This Article by Bermuda Bob
Rasheed Sulaimon was heavily recruited out of High School and came to Duke, playing every game as a Frosh. That was the year Duke reached the Elite 8. His future looked bright as the odds-on favourite to pair with Quinn Cook in the BackCourt, but something happened along the way. He apparently fell out of the favour of Coach K. The reason was the fodder of great speculation.
The truth of the matter was that he was subverted by Jabari Parker and Rodney Hood being cemented into starting roles. He fell into a quandary as to what his role was expected to be.
Who will forget the game when he sat for the whole game, compared to his role in keeping Duke in their first conference game at Syracuse. It seemed the tale of two players in one mind and body.
I have not been shy about my worry about the psyche of a player, recruited heavily by Duke, only to find themselves see a player recruited behind them to a starting position. I’m not criticizing the kids who are recruited such as Jabari Parker, but ask you simply to put yourself in the kids’s shoes. In the Sports Illustrated article about Jabari last season, there was a reference to Jabari’s mother being able to insist on a meeting with Coach K. It makes me wonder if each player’s parents can do the same.
So, after a stellar Freshman season, a query of a Sophmore season, Rasheed finds himself, once again, needing to accept a role having to prove himself behind a player recruited behind him. Once again, I’m not down on that Frosh, I’m just wondering how much a kid like Rasheed is oblidged to be able to accept.
This is one of the unexpected and unreported downsides of the “one-and-done” debacle. It is apparent that to get those great recruits each year, “representations” of some sort are made. So, what must go thru a player’s mind, when year after year he is subverted to a player who comes to Duke, have no intention of matriculating ??? Now, put yourself in Rasheed’s shoes. He did not come to Duke as a “one-and-done” recruit. He had a wonderful Freshman season. Then he discovers that regardless of how well he plays, the Starting role he expected is summarily handed off to an incoming kid, who has no intentions of staying at Duke any longer than he has to. No wonder some speculated that he came back to school less than the Coaching Staff might have expected.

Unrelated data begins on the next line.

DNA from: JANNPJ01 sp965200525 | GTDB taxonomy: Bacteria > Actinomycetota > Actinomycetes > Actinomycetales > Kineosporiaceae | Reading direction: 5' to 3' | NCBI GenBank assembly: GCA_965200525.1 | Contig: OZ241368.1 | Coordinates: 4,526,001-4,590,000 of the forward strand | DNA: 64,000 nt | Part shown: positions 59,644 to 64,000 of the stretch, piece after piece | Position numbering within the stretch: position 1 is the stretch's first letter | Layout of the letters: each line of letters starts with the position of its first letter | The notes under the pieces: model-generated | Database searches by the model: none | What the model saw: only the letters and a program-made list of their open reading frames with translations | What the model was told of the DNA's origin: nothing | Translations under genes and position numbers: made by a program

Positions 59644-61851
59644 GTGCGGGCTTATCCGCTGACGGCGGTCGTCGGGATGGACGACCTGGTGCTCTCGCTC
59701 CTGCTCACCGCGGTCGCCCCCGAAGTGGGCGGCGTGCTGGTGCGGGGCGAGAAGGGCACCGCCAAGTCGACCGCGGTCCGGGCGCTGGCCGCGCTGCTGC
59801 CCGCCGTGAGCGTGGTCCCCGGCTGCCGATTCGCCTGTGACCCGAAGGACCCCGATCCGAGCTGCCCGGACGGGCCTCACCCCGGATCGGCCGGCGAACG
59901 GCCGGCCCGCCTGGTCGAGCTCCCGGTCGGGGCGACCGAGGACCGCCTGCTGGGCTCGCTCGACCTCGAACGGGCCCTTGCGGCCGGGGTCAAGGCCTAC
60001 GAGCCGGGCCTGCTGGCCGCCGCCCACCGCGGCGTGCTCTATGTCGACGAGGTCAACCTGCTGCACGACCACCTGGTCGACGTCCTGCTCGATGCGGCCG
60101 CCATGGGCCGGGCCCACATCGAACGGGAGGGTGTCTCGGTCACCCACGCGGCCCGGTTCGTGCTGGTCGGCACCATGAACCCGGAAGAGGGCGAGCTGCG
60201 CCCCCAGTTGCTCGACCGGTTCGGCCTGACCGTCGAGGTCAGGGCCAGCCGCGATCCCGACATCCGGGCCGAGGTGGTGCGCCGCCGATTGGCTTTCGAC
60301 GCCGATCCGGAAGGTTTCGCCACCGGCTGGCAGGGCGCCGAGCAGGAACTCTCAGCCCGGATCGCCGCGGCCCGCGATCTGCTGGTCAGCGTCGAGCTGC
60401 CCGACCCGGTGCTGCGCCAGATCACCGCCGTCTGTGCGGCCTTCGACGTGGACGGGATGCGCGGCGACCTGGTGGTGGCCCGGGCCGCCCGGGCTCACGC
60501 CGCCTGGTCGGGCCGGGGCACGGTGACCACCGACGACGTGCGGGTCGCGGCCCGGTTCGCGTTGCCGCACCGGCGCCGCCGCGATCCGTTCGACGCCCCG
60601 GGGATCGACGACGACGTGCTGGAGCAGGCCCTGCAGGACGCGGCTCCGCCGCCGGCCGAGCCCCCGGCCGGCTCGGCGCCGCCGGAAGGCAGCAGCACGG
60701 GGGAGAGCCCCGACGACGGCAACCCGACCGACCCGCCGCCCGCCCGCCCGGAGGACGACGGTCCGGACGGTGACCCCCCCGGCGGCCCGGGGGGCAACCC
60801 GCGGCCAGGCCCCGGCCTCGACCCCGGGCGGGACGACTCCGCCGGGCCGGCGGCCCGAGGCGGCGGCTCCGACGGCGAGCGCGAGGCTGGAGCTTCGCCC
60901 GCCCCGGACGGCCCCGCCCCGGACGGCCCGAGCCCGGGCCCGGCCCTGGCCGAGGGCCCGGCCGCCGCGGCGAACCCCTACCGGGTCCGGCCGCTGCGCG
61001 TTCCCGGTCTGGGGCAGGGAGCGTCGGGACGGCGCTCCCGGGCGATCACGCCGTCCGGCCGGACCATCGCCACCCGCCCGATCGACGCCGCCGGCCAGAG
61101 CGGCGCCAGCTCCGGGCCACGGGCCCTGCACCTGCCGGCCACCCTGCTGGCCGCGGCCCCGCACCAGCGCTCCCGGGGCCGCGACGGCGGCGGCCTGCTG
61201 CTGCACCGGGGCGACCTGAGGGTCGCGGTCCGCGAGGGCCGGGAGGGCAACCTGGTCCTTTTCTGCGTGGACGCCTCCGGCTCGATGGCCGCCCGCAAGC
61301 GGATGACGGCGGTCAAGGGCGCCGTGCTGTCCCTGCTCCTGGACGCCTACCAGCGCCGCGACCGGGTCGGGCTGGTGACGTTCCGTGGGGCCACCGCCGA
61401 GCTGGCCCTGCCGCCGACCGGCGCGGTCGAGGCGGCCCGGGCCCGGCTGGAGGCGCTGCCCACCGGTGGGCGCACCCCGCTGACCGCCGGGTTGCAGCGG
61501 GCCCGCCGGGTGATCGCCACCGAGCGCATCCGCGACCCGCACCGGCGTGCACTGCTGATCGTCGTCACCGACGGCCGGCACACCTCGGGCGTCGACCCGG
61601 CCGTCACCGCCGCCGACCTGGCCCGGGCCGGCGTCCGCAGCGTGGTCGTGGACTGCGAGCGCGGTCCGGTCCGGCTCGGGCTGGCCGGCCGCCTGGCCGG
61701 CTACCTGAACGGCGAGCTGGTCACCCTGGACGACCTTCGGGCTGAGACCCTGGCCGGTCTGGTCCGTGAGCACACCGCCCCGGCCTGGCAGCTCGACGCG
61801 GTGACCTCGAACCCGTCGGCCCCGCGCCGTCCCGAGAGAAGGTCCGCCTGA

In recent comments by Coach K, we hear things like “I think Rasheed is in a real good place, I think at times you, as you are growing as a young player, you see yourself in only one role. You don’t see yourself in the most productive role. I think right now he sees himself in what would be his most productive role.”
I’m sorry folks, but that does not sound like a resounding endorsement, nor affirmation. I know it leaves me, and most likely Rasheed as well, echoing the words of GrandPa in the movie “MoonStruck” who, when asked why he was crying proclaimed, “I’m confused.”
There are two basic tenants, that are well documented in Duke Basketball:
- The players must buy into Coach K’s vision for them.
- The players must prove themselves each week in Practice.
So, once again, let’s listen to what Coach K has recently said about Sulaimon: “I think Rasheed is in a real good place, I think at times you, as you are growing as a young player, you see yourself in only one role. You don’t see yourself in the most productive role. I think right now he sees himself in what would be his most productive role.”
As a long-time fan and observer, all I have to depend on right now is what is being released in carefully molded snippets. Assistant Coach Jon Scheyer recently noted that “Rasheed needs consistency.”
Then again, Coach K adds: “He is our best on-ball defender. At 6-4, he’s an outstanding athlete. That’s what he does the best. So concentrate on that, as your staple, your foundation. Then the other things will come. And how does that fit in to the other things that we’re trying to do ???”
Gosh, I hope that’s something positive because right now, it appears that Rasheed is the proverbial “6th Man” who is expected to come in off the Bench and put fires out … I hope !!! He is too good a player to be just giving the Starters a “blow.”
By now, you have a pretty good idea that I’ve long been a fan of Rasheed “Su-Su-Su-laimon” as I have been know to Tweet when referring to times when he excels.
I am known for noting that incoming players are nothing but a blank sheet of paper because they come to Duke and face some of the roughest competition in college basketball. We have no way of knowing if they will rise from being the center of attention in High School. If they do, then it’s going to be a fun year, if they don’t, then my prediction of the downside of the “one-and-done” recruit comes to pass. One only needs to recall Lehigh and Mercer as proof of my contention.
The prevailing thought right now is that Rasheed will rise from ashes and emerge a stronger, more versatile, and smarter veteran player on a team that desperately needs the leadership I hope he will be allowed to bring.
Rock On, ‘Sheed, Rock On !!!